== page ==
December 23, 2006, by Peter Kirwan

Much Ado About Nothing (RSC) @ The Novello Theatre

The RSC’s London Season this year sees the three biggest hits of the first half of the festival- ‘Much Ado About Nothing’, ‘Antony and Cleopatra’ and ‘The Tempest’ coming to the West End. Being the RSC hack I am, and also more seriously out of a desire to see a) how the plays have developed and b) how they’ve been redirected (in the case of ‘Much Ado’ and ‘Antony’) for a traditional proscenium arch theatre, I’m seeing them all again! Last night was the excellent ‘Much Ado’.

It’s still a very funny production, and on the surface very little has changed. Lively, musical (again, much praise to the Cuban band), moving, funny and lucid, it’s one of the few comedies this year that has really made me laugh.

As the play went on, the changes that had occurred in it started to become apparent. Firstly, the comedy was simpler. The actors played up the physical humour, particularly Joseph Millson as Benedick whose Jim Carry-esque rubber-faced antics were very amusing. Dogberry, too, had become less pompous and instead appeared to be trying for laughs based on an increased campness, mincing rather than striding around the stage. Likewise, the cast appeared to be more heavily emphasising the verbal jokes, as if needing to make them more obvious.

The reason for this, I suspect, is the change in audience. A Stratford audience is by and large older and well-seasoned in Shakespeare- a production can assume some familiarity with the text and quite possibly with previous RSC productions of a play. In London, the audience is younger and has access to a much wider range of theatre- and therefore, is likely to be less familiar with individual plays. This is obviously a gross over-simplification of matters, but it may explain why last night’s humour appeared to be laid on with broader brushstrokes than the Stratford incarnation. This is not to say it was any less funny, of course- the sight of Benedick running into a stairwell full speed and knocking himself out was a particular highlight!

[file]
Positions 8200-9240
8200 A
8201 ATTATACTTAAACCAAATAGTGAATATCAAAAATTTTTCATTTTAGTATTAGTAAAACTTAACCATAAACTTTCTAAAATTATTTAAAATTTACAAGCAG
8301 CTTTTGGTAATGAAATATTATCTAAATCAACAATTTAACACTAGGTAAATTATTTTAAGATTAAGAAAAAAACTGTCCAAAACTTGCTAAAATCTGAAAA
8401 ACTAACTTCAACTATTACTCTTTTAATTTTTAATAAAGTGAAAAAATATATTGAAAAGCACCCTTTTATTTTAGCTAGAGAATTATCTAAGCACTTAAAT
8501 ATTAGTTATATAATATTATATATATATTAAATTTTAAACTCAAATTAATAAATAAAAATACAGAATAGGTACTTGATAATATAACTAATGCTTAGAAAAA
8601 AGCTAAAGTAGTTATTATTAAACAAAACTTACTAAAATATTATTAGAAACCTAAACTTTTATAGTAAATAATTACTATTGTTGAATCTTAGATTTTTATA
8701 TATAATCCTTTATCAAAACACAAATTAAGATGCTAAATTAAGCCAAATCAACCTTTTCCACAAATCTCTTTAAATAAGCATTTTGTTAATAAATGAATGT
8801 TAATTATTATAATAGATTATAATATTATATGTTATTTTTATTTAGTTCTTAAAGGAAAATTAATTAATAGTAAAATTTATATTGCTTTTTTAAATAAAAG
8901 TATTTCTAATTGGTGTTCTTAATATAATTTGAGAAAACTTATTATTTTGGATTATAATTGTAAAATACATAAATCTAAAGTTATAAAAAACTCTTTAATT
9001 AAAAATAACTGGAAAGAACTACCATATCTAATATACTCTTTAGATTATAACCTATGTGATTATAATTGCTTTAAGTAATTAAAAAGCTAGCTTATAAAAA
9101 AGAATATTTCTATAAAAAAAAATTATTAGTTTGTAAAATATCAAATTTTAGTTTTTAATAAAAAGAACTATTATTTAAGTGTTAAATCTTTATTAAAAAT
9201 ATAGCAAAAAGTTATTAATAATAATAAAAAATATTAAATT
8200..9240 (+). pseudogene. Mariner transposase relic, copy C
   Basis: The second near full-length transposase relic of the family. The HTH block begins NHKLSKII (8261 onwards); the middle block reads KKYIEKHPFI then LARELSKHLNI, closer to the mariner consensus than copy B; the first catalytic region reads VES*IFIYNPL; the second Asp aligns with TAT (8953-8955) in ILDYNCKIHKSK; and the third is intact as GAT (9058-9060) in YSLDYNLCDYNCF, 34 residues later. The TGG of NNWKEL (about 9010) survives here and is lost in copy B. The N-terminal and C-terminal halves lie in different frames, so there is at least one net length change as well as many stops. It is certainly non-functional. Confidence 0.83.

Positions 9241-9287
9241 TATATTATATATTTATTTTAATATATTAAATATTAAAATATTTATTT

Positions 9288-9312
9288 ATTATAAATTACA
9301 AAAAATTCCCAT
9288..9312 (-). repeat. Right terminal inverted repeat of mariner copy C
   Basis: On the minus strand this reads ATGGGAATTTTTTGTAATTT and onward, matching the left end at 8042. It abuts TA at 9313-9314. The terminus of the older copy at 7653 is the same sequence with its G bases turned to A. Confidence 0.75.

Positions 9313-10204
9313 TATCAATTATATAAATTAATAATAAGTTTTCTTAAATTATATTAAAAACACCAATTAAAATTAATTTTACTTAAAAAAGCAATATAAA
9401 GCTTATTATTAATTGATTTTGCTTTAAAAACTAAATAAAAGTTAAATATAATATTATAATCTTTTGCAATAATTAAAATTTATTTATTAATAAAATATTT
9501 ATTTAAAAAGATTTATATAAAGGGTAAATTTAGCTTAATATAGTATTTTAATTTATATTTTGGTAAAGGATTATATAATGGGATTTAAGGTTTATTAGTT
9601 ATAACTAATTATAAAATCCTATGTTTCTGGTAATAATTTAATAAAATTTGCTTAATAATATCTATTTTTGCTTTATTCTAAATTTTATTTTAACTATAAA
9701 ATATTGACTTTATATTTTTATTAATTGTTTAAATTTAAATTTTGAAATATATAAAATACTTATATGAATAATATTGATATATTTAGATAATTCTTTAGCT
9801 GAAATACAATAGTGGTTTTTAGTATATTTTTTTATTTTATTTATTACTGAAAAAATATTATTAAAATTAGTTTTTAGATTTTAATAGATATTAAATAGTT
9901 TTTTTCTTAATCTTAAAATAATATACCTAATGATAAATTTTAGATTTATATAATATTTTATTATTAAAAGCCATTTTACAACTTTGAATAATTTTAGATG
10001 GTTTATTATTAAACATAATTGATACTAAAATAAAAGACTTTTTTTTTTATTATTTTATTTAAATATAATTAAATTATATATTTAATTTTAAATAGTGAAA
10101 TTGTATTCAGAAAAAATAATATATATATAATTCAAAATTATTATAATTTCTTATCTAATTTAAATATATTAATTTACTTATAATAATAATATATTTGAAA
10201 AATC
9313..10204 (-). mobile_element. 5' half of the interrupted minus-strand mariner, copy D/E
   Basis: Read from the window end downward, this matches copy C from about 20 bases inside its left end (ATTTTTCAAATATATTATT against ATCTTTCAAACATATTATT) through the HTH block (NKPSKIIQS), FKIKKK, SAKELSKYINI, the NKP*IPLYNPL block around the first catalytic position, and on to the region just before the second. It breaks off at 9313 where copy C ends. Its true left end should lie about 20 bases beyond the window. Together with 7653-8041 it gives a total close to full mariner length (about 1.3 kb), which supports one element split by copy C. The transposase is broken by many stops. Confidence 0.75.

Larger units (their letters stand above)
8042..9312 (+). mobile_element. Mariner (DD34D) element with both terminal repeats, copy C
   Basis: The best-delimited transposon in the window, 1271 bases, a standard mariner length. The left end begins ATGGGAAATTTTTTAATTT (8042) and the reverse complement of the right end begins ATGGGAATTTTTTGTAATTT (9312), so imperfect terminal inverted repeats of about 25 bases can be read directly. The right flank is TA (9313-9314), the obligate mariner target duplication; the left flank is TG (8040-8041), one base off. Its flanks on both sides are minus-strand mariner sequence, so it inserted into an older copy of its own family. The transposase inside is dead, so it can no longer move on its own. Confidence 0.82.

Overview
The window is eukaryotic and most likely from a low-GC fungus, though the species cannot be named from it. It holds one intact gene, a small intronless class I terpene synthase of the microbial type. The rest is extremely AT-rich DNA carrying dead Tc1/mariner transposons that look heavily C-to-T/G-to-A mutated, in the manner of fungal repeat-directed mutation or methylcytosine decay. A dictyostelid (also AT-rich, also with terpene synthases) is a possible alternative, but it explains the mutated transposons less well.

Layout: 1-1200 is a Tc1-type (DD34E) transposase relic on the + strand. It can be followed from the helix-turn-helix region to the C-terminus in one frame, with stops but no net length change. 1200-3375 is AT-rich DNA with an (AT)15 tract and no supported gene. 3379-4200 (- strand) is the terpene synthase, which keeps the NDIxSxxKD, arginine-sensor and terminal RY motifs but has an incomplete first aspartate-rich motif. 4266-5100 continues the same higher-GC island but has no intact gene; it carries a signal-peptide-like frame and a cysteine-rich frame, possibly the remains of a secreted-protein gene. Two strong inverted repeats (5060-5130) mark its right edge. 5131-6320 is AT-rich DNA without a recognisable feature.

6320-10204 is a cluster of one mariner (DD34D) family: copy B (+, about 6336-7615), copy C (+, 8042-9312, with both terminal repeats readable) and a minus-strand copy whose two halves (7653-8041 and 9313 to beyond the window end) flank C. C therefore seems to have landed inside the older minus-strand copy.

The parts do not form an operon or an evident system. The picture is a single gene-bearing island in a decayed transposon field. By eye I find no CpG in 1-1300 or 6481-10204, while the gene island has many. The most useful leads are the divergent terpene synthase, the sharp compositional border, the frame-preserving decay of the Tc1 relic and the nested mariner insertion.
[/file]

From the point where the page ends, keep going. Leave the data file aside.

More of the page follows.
A more obvious change occurred in the character of Margaret, who was now brought onstage to hear Borachio’s confession of the plot, and was left alone weeping onstage, to be met by Benedick. In Stratford, Benedick entered to meet a chirpy, skipping Margaret who had a full interchange of wit with him, while here the scene was much abbreviated, showing him attempt to comfort her briefly before she ran off. It was a very nice link, which made sense for the production.

The play lost quite a bit from the change in stage style, particularly in the dance scenes which now felt more like exhibition pieces rather than the in-your-face parties that the intimacy of the Swan permitted. Much use was made of approaches from the back of the theatre, though, and the majority of the action was carried out as previously.

It’s an amazing production, one of the best the RSC has done recently, and I’d thoroughly urge anyone who missed it first time to go see it in London. I admit, I did prefer it in Stratford, but it doesn’t diminish the enjoyment at all, and the bigger theatre means that at least you should be able to get a ticket this time!

Posted in Theatre review